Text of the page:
A review of tonight's "Men of a Certain Age" coming up just as soon as I do a monologue from "Nightmare on Elm Street"...
"I thought it was something different, you know? I thought I was something different." -Terry
I once interviewed David Milch not long after the end of an "NYPD Blue" season in which Sipowicz fell off the wagon, hard, following the murder of his son. I asked Milch why, dramatically speaking, he had Sipowicz get so self-destructive, so quickly, rather than gradually easing himself into it and getting more mileage out of the idea. Milch, who's a recovering addict himself, explained that it doesn't work that way (or never did in his case) - that when you start using/drinking again, you tend to start out at the level you were at the last time you were sober, if not worse
"The Pickup" is Terry's Sipowicz-off-the-wagon moment. He smokes his first joint in months, but that's not the problem so much as a symbol of it. The problem is that he put all this work into growing the hell up - into becoming the kind of man Erin might see as relationship material (though he'd already started before they reconnected) - that when she dismisses him as a fun fling and nothing more, he goes into a bad spiral that ends with Marcus deservedly punching him in the face and quitting the dealership.
These first couple of summer episodes lean so heavily on Scott Bakula, and he's been so strong in them, that it's funny to think back to the show's early days and how long it took the writers to know exactly how to use Terry. The way he portrayed Terry's complete lethargy and self-loathing, and then his spirited attempt to go back to his old ways, was fantastic.(*)
(*) Those scenes were also helped by one of the show's best music cues to date, using the sleepy acoustic opening to "American Woman" to score Terry's depression, and then shifting into the more famous electric guitar riff once he blazes up and decides to seduce the cater waitress.
Joe, meanwhile, seems to be doing pretty well for himself in his post-gambling lifestyle. His golf swing is a mess at the moment (and drives his swing coach to quit on him), but he and Sonia are getting along, and Albert's goofy antics at the high school talent show suggest he's finally learning how to deal with his shakiness. But Joe's friendship with Manfro turns out to be very bad for his addiction, as we all suspected it would, when he decides to fill in for Manfro and take the restaurant guy's bet - his latest weird way of getting back into gambling while still being in denial that he's gambling. This is far worse than the mind bet business from earlier in the season, and I fear what this year's equivalent of Joe leaving Albert in the movie theater is going to be. The itch didn't go away just because he wasn't putting money on things, and now he's just going to scratch harder than ever.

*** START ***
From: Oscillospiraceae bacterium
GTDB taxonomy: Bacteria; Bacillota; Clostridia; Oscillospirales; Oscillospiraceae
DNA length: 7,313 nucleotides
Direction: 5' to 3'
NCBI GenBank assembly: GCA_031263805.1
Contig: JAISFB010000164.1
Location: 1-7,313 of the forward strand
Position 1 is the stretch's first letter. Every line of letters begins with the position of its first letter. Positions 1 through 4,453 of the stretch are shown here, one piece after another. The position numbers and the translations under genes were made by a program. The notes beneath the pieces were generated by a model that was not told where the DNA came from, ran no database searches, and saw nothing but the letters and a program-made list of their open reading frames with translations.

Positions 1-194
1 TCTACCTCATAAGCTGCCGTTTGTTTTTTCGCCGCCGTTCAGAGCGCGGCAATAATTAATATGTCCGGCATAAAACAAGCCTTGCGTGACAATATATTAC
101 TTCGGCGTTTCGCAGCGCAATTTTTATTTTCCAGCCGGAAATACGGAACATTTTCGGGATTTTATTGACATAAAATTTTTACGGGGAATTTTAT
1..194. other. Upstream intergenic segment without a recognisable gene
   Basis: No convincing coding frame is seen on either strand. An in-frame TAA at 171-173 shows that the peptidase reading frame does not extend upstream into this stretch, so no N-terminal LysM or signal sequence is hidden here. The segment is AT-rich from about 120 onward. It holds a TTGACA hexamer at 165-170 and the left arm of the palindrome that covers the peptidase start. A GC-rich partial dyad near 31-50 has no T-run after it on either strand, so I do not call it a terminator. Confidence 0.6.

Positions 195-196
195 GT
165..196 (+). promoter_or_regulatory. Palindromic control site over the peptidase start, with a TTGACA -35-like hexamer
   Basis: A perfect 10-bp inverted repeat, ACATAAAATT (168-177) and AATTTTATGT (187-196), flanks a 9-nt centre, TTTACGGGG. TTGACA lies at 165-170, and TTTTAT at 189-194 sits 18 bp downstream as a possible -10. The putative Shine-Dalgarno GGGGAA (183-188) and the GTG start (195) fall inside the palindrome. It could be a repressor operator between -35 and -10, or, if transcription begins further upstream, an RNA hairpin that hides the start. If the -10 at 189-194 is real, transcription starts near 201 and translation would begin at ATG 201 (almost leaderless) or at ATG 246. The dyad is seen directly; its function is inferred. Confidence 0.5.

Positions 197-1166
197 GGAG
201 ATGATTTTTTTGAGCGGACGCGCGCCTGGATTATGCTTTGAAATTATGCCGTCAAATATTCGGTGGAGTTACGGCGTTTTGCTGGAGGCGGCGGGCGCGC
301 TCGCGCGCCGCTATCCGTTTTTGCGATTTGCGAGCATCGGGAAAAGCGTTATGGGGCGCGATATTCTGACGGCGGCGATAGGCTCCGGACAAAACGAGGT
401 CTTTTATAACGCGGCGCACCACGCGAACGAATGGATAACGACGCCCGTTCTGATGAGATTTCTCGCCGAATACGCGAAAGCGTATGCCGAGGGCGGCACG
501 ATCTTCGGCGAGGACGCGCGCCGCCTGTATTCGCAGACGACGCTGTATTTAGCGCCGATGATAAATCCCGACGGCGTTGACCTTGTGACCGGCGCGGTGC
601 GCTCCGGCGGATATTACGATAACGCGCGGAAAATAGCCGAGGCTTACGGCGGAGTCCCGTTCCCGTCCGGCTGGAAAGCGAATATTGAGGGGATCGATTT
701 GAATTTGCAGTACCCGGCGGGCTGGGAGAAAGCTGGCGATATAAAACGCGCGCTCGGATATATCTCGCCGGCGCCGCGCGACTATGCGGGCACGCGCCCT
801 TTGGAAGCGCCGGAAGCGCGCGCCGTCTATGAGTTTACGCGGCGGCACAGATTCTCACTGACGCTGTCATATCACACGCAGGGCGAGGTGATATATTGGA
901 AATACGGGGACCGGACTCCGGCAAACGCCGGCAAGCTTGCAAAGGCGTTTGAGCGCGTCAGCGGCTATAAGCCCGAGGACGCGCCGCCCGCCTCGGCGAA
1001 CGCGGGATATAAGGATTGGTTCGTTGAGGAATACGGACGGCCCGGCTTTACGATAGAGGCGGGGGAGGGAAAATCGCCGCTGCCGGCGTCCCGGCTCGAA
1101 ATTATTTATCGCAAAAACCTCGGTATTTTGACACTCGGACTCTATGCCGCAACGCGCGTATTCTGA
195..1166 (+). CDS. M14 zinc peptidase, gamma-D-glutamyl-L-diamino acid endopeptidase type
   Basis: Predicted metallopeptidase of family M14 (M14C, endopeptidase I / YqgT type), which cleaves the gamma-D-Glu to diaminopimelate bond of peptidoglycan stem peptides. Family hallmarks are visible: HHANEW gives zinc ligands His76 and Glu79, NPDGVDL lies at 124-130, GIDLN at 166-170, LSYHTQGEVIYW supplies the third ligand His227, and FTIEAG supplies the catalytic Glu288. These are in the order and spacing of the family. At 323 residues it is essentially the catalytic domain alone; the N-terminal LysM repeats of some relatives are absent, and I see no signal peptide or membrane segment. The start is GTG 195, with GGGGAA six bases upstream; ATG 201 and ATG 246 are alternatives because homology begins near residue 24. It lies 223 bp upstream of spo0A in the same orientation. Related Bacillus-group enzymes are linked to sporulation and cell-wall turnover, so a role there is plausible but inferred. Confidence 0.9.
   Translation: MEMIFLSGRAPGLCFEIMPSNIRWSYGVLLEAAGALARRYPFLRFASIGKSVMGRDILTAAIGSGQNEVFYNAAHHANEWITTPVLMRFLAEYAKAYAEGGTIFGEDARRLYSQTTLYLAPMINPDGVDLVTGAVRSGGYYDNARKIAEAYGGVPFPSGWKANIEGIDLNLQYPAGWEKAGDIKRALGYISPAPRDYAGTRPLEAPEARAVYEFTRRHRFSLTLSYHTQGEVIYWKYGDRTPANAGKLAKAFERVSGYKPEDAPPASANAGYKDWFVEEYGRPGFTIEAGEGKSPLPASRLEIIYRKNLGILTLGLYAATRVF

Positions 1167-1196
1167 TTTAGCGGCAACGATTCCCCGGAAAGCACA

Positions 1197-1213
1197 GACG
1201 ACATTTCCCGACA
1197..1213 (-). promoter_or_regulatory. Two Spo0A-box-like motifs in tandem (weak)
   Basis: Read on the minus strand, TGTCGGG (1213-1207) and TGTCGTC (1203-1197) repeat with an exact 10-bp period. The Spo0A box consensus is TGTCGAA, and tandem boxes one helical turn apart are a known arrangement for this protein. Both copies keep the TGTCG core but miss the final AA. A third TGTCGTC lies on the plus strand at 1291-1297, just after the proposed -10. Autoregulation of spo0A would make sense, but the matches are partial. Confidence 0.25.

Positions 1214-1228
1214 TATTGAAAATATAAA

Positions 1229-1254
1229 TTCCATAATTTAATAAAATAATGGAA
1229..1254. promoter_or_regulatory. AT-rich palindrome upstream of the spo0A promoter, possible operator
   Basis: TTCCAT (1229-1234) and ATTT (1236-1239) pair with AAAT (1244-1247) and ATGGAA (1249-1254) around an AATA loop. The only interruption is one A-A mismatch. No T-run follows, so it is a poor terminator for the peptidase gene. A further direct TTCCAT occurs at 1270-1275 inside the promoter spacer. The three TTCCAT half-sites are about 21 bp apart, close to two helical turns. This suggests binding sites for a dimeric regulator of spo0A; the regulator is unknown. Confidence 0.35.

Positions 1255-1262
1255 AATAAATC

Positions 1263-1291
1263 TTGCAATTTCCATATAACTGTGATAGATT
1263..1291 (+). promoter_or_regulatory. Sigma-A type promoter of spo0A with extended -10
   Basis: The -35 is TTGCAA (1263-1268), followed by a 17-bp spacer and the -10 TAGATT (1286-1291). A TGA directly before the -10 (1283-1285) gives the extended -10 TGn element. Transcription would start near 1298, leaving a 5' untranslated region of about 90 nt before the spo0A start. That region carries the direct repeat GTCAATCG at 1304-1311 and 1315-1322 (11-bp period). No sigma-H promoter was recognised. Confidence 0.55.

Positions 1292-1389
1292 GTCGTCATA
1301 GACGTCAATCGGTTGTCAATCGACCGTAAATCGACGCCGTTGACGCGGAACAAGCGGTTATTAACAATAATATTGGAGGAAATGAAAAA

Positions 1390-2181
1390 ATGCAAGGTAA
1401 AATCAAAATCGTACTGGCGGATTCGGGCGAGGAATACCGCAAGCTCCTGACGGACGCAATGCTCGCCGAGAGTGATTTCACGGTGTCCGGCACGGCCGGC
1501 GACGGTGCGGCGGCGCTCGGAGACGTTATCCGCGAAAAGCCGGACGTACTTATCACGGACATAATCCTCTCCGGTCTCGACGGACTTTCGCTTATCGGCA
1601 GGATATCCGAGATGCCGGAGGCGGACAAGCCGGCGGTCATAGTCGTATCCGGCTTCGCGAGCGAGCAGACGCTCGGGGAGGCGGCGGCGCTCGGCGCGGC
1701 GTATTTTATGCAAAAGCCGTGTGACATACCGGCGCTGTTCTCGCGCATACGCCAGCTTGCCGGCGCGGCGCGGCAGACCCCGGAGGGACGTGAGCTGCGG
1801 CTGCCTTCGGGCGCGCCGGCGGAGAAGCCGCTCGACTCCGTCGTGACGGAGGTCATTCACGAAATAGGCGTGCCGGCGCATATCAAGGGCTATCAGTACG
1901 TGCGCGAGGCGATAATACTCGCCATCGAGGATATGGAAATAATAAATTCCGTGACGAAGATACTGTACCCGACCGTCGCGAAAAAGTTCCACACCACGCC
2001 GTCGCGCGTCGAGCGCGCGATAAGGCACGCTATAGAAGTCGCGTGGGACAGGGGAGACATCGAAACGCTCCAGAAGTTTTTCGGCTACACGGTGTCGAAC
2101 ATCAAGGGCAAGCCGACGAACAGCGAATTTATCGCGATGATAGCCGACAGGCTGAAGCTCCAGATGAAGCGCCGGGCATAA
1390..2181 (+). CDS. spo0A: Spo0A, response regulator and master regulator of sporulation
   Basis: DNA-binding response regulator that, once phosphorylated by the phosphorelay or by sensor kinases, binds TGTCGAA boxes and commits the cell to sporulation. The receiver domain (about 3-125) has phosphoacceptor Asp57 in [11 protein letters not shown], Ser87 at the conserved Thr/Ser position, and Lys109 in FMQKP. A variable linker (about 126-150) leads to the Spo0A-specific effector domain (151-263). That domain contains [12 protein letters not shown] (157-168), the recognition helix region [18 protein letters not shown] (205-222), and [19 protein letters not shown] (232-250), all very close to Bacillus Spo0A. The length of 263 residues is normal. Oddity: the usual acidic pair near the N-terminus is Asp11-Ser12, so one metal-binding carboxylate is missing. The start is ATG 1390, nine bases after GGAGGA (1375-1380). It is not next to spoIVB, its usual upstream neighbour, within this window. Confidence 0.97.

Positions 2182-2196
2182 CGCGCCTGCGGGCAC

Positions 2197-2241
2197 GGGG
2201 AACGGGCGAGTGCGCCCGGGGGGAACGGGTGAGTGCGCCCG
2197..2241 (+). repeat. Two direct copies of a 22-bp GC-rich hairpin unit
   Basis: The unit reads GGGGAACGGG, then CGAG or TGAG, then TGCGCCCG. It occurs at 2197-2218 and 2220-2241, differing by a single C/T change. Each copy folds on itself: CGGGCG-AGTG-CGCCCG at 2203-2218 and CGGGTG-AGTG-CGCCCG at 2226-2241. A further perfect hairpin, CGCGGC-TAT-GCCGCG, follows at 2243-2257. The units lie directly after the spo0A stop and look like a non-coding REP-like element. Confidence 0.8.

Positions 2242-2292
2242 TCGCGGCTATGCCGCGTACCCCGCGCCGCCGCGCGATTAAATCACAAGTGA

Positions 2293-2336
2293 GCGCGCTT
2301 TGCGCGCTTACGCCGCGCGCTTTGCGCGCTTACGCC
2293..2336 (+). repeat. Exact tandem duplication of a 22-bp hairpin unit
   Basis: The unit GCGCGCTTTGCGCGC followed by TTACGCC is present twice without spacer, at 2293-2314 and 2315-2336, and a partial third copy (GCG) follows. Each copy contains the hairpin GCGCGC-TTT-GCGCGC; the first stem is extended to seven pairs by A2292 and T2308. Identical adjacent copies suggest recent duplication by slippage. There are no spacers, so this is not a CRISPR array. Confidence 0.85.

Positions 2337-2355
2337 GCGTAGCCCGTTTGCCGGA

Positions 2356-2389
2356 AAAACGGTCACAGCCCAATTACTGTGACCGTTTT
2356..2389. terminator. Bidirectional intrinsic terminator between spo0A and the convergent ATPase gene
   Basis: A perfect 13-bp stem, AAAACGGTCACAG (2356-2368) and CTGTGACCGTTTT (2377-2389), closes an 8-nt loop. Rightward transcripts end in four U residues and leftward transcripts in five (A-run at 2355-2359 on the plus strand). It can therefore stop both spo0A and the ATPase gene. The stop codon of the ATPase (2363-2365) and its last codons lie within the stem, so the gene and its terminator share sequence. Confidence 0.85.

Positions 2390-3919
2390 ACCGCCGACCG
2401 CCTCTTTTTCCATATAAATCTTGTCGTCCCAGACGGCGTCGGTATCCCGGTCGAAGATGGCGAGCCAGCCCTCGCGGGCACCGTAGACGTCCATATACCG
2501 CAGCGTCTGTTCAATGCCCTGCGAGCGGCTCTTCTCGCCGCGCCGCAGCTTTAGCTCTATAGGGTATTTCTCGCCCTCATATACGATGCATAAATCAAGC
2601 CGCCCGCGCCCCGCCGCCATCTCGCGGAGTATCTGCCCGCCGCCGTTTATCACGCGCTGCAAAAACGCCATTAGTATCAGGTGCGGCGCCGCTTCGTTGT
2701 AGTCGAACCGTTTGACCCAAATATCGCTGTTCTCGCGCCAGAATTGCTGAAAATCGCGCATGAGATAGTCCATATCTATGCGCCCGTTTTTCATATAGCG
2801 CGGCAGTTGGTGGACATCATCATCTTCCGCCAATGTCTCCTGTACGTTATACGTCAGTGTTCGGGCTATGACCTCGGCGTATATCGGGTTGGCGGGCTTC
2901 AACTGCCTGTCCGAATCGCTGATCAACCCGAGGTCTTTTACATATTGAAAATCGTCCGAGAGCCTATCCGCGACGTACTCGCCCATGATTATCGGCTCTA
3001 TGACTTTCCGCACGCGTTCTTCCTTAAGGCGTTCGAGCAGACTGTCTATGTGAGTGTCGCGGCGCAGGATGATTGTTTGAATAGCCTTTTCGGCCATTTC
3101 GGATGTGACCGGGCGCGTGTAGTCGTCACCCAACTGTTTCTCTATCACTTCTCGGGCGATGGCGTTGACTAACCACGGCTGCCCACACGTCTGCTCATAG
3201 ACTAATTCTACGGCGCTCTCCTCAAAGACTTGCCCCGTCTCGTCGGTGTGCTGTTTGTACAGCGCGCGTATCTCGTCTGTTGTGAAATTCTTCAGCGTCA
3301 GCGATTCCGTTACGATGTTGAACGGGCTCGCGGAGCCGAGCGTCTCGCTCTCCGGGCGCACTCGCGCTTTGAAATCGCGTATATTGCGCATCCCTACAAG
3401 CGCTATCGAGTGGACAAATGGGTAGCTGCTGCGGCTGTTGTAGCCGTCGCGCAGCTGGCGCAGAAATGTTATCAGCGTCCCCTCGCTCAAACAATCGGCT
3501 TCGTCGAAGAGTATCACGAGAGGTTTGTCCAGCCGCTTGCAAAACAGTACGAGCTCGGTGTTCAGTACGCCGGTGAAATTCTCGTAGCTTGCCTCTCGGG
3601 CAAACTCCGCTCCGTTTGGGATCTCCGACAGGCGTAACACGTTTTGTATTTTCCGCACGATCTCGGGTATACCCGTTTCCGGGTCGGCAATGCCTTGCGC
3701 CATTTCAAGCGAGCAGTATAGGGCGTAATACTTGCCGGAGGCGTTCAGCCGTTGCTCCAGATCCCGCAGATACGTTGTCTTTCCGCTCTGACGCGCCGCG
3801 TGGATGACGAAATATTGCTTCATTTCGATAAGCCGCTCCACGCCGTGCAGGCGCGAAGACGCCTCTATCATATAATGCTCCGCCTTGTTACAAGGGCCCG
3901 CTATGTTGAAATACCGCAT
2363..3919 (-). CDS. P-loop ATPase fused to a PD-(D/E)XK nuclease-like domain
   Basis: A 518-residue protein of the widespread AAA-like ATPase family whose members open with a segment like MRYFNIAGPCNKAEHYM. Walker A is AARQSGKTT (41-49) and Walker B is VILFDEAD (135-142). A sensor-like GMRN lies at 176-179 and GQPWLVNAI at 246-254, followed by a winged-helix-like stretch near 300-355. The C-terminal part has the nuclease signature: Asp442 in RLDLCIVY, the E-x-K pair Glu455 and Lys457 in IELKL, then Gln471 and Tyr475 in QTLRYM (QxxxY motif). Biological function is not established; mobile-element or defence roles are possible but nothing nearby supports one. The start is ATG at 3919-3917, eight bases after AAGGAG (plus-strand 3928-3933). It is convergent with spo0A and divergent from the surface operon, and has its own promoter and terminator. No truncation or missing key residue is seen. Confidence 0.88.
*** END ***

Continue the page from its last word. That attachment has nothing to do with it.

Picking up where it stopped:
Some other thoughts:
• Owen is largely a supporting player to Terry's story in this one, which is fine. I'd rather the show not try to force an individual story for all three leads every week if two of them have stuff that needs more time and attention. Still, there were some choice Owen moments in there, like his reaction to Terry hitting on the waitress ("Sadly, now, there can be but one outcome") and then his tough but surprisingly calm speech to Terry about the mess he just made with Marcus.
• Given that the guys keep eating at Norm's, it makes sense that Terry would keep running into the Mo Collins character. I thought that was a nice, if sad, little beat where she excuses herself from the party after one too many guests assume she's Erin. It's not that she has any expectations of a relationship with Terry, but at the same time that's gotta be a really lousy left turn for what she assumed would be a fun, uncomplicated night.
• Is it just me, or is Joe putting way too much on Maria's plate at the store right now? Or was there mention in the winter episodes that she got a bump in pay for covering for him while he devoted himself to the golf thing?
• Lots of discussion of men's asses this week. Just sayin'.
What did everybody else think?
Everything: Men of a Certain Age
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